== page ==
Thousands of people in Colombia have marched through the capital Bogota and other cities in support of peace talks with Marxist FARC rebels.
Colombia’s President Juan Manuel Santos was at the centre of the rally. He told the crowd there would be no ceasefire because that would only prolong the conflict.
“The nation is expressing its rejection of violence, violence that has caused so many wounds and so much pain,” he said.
Sentiments shared by former FARC hostage Consuelo Gonzalez de Perdomo: “Peace is the only thing that Colombian people long for. A Colombia in peace with reconciliation.”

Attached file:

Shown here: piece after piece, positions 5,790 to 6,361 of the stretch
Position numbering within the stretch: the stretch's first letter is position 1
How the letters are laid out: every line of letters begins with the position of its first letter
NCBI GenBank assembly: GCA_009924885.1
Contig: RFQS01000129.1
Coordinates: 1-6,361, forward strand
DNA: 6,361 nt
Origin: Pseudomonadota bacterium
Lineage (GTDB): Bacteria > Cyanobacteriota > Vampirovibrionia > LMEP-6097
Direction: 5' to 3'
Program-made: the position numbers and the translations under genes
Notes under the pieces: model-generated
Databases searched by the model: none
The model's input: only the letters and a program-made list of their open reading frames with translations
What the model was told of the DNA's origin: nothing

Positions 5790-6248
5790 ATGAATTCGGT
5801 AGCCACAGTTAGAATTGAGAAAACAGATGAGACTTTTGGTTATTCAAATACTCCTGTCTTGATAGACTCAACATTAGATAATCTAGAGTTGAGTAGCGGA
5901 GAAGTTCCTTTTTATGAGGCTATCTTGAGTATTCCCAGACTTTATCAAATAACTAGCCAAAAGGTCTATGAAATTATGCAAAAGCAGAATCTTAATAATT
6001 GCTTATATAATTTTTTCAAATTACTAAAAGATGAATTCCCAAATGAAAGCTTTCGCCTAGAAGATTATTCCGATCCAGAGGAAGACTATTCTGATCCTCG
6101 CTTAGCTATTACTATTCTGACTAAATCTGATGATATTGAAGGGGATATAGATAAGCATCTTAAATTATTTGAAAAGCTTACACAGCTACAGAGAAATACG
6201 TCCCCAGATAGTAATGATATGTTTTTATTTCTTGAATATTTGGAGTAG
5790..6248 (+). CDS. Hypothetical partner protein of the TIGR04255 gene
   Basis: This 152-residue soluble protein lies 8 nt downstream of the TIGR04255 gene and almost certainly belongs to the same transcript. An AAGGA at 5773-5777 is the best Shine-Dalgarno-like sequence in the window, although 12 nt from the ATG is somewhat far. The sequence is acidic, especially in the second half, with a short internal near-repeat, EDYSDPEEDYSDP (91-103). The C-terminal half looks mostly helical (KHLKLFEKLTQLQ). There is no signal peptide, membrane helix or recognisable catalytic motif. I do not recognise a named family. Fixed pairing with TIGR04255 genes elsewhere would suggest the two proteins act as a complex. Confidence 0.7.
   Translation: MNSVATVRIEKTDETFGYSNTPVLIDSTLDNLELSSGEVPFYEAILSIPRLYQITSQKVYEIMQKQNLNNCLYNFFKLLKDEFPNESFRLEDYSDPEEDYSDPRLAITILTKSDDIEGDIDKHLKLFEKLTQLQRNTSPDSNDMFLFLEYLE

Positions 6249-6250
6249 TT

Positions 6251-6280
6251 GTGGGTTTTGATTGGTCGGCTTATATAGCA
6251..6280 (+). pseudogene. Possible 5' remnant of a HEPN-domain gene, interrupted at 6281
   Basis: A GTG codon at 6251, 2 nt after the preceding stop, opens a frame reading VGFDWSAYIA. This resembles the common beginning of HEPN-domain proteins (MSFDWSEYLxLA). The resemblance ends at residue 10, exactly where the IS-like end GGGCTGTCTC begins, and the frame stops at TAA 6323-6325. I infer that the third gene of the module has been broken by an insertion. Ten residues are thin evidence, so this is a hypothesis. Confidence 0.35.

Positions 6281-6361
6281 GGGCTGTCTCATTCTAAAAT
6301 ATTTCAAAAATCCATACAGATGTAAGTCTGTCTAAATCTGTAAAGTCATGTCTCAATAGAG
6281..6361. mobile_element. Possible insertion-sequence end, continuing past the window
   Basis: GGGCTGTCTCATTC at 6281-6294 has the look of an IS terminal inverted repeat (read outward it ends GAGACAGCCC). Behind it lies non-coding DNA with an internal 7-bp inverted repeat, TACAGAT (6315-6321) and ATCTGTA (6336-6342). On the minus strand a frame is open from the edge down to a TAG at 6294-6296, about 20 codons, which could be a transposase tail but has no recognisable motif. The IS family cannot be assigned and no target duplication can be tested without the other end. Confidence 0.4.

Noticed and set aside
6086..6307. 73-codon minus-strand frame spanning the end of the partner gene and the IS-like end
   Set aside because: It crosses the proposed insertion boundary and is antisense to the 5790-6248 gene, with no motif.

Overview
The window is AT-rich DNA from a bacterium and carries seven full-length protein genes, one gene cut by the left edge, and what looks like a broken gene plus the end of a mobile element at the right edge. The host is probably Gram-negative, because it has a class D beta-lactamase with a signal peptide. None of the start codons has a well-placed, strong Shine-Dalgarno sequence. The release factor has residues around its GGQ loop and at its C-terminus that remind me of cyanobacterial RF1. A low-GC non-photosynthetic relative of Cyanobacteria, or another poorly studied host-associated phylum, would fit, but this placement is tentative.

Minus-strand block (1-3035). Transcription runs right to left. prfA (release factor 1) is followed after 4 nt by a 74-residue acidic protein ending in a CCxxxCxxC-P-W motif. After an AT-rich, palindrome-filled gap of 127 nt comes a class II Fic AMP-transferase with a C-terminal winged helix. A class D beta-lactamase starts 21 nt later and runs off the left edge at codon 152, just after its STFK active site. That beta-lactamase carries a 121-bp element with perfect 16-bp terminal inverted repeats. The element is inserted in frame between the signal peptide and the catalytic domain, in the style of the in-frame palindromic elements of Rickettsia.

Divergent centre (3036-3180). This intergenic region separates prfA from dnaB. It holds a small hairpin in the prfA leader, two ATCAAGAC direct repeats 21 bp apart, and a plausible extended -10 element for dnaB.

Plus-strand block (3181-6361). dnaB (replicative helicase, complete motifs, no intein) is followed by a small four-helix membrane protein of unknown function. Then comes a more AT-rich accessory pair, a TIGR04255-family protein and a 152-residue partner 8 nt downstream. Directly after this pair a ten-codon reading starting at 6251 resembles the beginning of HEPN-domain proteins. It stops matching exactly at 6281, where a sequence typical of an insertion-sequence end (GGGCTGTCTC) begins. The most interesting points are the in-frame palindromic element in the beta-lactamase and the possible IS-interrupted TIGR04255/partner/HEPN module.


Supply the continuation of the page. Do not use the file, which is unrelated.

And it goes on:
But the call for peace has divided the South American nation, with government critics accusing it of giving FARC whatever it wants and a springboard to enter politics.
Colombia, at war with the FARC since 1964, in November launched a controversial bid to negotiate peace with the rebels during talks in Havana, Cuba.
Latin America’s longest-running insurgency has left tens of thousands dead, seeded vast rural and mountainous areas with landmines and left scores of villages and towns economically isolated.